New research from Monash University scientists has uncovered why certain essential oils can benefit mood.
The findings are published today in the journal Neurochemistry International.
Essential oils (EOs) are mixtures of volatile compounds extracted from plants. They are used in aromatherapy because they can be released into the air and inhaled at room temperature. Inhaled EOs are readily taken up into the brain, which is distinct from bioactives in plant foods that are eaten.
However, despite the strong potential benefits for human health and especially for brain health, EO usage is not really optimised for type, or dose. This means that EOs are used in aromatherapy, without a good understanding of which ones are best for particular benefits. Until now, it wasn’t clear which types or what dose would produce the optimal benefit.
“Aromatherapy under particular conditions is reported to consistently enhance emotional health, including lowering anxiety and depression,” said Professor Louise Bennett, the study’s lead author from the Monash University School of Chemistry.
“However, achieving benefits requires understanding which types are best and what dose is required.
“We believe the interaction of essential oils with the naturally high levels of ascorbate (e.g. Vitamin C) in the brain can produce either anti-oxidant or pro-oxidant effects. It is the anti-oxidant, but not the pro-oxidant effects, that lead to the mood benefit.”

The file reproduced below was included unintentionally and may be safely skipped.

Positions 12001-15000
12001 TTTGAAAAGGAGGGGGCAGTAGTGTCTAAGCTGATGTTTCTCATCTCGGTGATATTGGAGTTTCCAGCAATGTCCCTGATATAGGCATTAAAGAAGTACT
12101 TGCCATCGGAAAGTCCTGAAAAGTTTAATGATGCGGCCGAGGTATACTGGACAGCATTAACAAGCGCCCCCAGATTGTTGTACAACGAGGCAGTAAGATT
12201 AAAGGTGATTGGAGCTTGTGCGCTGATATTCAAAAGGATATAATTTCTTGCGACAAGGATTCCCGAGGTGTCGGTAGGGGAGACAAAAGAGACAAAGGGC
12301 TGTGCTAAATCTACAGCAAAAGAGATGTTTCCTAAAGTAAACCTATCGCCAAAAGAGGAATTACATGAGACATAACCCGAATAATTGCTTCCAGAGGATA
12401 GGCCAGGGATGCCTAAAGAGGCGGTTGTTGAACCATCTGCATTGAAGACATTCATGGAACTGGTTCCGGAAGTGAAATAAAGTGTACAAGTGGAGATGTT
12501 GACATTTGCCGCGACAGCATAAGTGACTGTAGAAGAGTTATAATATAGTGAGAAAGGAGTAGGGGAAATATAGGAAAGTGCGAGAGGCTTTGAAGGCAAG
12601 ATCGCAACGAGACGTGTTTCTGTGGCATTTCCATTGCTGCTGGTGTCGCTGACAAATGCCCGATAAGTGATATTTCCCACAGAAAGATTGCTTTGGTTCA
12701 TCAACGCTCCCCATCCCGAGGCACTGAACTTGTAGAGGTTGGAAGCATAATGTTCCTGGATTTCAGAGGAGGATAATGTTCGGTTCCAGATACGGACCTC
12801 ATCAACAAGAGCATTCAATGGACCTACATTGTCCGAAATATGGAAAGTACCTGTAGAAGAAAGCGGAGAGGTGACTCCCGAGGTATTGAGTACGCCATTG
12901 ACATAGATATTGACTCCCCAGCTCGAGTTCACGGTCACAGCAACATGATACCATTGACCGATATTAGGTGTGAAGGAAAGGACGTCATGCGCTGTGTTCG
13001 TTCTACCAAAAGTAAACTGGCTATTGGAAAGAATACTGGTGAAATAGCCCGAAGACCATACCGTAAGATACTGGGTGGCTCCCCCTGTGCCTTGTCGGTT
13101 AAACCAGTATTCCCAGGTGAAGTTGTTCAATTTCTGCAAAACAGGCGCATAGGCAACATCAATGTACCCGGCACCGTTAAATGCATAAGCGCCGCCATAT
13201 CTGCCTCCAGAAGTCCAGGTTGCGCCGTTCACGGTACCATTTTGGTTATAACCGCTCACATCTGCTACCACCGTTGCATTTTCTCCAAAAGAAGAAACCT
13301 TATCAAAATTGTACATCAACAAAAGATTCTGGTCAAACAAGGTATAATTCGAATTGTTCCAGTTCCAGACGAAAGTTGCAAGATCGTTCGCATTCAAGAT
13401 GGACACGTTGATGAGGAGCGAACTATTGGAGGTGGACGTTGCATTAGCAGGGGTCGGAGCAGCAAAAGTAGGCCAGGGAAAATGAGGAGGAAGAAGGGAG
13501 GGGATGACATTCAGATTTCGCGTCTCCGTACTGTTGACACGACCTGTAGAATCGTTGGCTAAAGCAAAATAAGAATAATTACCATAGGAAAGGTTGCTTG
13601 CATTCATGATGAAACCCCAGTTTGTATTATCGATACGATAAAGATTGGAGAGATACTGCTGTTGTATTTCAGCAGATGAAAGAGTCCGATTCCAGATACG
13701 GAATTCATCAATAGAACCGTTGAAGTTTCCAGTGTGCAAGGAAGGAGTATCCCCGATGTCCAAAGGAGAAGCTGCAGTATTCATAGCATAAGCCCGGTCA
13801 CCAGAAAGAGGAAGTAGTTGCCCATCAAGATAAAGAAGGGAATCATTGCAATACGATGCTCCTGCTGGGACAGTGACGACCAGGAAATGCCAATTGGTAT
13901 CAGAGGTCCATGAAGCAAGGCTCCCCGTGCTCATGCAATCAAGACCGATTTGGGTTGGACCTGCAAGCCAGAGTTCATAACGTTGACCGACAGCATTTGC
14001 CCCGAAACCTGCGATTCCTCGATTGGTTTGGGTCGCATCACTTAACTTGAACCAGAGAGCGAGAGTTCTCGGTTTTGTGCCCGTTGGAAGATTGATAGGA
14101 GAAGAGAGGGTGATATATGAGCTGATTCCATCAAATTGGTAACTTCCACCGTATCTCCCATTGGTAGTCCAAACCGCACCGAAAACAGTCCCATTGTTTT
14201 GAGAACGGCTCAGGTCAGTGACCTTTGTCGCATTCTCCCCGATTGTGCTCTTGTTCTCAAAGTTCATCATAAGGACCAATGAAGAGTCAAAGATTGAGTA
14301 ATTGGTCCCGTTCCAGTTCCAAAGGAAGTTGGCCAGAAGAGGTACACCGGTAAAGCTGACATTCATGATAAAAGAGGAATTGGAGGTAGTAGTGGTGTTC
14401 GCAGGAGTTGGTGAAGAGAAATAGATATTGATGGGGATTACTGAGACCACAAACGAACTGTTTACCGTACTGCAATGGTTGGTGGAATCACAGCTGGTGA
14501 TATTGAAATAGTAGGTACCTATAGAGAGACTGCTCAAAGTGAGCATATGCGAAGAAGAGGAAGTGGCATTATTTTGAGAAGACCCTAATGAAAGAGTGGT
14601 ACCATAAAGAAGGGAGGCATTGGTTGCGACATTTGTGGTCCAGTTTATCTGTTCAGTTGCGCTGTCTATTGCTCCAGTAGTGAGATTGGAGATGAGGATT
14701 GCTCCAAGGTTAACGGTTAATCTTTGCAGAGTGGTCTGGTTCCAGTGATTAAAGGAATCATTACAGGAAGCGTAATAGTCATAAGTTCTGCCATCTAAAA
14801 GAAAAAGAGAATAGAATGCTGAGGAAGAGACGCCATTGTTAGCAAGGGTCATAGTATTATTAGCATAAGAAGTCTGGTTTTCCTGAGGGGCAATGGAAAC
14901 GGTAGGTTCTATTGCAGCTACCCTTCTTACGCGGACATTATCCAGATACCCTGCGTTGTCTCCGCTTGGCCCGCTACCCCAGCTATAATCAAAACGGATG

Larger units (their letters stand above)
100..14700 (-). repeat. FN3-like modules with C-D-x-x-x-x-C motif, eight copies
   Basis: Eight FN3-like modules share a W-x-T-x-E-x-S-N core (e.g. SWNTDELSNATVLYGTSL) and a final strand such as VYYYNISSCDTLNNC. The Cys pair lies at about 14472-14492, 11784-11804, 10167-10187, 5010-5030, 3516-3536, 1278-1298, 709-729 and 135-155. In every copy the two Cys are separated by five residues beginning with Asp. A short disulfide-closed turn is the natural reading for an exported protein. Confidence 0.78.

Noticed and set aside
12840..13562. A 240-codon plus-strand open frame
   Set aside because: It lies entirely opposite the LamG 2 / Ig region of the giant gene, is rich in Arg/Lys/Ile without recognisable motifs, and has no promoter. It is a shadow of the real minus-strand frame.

For example, lavender EO has been consistently shown to produce a mood-improving effect, which we now believe is related to its strong anti-oxidant effect in the brain.
“For the first time, this work paves the way to select and classify EOs according to their mechanistic properties and to potentially develop inexpensive but effective therapies for the brain,” Professor Bennett said.
The study by Professor Bennett and PhD candidate, Minoli Aponso, has been able to identify which EOs will benefit mood improvement and alternately, which ones will produce anti-infective properties.
“We are working towards developing EOs for a range of applications including: treating depression and anxiety, infection, inflammation and potentially even cancer,” Professor Bennett said.
The researchers are also working on understanding the dose required for beneficial effects.
“We can predict the volatile and potentially inhalable ‘dose’ of any EO and at any temperature, including climatic extremes,” said Minoli.
“This research represents a significant breakthrough as it characterises the effects of EOs in the brain so as to optimise their therapeutic potential.”
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